That is our little family, not quite the typical family structure (don't forget Dolce the cat!) but we make it work. Ever since Will was diagnosed, and probably way before then, I have wanted to make a different somehow. That fixer/nurturer side of me has always existed but the drive to *do* something is stronger now than ever. I still am unsure exactly what that will look like but, until it becomes clear, I spread awareness and knowledge and write.
I can't tell you how amazing it is to have a willing audience who listens, asks, learns, loves my son and daughter and *believes* my words. I am grateful to all who read this (if you are out there!). I know there are many undiagnosed children out there, not undiagnosed angels, just undiagnosed syndromes. Syndromes with no names. If you or someone you knows has a child going through medical hell trying to pinpoint a cause, and they'd like an ally, I am here. I walked that walk 98% alone, navigated a bureaucratic system that I had no insight into and questioned renowned specialists nobody around them would dream of questioning. I dug to find hospital staff directories and pestered as many as I could. If someone needs help, I am an email away!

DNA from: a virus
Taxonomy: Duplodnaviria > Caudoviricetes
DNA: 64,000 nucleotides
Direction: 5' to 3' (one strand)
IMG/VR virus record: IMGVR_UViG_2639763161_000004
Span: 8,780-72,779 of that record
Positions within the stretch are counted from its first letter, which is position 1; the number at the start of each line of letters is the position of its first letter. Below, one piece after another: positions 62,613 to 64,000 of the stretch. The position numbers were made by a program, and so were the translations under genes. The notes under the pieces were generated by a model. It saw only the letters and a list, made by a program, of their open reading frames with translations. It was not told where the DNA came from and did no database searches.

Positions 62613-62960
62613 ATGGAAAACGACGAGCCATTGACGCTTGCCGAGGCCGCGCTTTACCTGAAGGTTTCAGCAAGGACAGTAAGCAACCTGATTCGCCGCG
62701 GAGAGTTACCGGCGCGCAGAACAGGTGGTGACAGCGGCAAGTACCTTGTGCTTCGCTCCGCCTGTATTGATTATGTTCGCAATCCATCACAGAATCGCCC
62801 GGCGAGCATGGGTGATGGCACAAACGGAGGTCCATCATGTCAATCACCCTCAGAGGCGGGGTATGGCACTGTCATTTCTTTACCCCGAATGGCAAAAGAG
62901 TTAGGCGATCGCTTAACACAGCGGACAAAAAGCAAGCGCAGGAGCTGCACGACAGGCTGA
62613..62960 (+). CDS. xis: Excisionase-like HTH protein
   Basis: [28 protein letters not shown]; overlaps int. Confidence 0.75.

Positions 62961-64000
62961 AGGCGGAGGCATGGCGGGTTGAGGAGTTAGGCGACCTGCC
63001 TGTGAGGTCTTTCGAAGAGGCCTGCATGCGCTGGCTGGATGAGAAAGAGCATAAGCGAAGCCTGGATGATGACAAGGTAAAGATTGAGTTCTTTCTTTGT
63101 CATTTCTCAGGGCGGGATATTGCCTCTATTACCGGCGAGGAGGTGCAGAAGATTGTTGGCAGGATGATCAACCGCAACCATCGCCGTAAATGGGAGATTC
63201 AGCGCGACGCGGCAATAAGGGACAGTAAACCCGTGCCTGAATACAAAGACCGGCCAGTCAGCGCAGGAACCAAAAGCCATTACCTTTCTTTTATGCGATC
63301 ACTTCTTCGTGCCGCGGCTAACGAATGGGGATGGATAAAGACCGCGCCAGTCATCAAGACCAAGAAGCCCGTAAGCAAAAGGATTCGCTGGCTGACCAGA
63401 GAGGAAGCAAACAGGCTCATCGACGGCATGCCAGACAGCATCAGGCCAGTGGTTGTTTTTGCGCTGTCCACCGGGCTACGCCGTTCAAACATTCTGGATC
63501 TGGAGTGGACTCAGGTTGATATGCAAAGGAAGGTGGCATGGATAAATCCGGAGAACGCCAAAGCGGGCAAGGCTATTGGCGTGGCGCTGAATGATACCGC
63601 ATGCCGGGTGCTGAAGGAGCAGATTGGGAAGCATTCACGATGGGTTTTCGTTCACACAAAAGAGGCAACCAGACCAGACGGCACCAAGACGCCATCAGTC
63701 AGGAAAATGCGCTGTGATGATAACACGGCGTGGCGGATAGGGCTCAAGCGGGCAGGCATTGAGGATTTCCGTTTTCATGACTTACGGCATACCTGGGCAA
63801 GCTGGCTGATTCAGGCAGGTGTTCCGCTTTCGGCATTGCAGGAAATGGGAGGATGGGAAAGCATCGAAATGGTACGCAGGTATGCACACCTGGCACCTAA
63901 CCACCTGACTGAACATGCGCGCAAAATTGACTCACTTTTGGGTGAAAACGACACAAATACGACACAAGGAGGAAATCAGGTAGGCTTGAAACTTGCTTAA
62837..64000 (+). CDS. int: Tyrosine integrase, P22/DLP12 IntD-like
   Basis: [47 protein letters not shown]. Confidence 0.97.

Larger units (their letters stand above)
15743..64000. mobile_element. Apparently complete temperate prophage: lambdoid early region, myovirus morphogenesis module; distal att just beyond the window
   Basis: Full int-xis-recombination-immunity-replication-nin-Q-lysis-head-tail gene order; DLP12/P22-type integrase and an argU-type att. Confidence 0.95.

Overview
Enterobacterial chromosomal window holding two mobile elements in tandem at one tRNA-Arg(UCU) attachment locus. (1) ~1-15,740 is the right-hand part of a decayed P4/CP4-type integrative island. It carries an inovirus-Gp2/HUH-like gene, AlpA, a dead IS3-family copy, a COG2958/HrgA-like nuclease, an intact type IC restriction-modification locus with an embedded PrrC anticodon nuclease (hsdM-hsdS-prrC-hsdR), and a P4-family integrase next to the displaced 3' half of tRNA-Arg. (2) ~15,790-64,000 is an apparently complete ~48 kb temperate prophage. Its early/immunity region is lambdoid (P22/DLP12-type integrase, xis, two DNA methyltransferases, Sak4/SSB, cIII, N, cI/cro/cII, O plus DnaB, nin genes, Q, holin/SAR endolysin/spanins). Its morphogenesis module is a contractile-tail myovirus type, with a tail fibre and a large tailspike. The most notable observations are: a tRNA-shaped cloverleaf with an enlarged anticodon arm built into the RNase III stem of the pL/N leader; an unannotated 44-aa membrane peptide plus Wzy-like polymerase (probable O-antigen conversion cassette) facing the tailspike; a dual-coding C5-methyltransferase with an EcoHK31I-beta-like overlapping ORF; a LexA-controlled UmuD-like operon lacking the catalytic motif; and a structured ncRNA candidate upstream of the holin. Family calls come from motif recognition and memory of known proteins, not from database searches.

Happy St. Patrick's Day (come ON spring!) to all of you and I promise no more writer's block. I can't promise an exhilirating piece everytime but I am going to write from the heart, exactly how I feel - even if I fear it is too "Debbie Downerish".
Next weekend, if you are going to be at the Kid's Resale event we will have Will's awareness bracelets available for a donation. Stop by and say hello! Also, there is about a week left on Will's tshirts for awareness (http://campaign.customink.com/Will).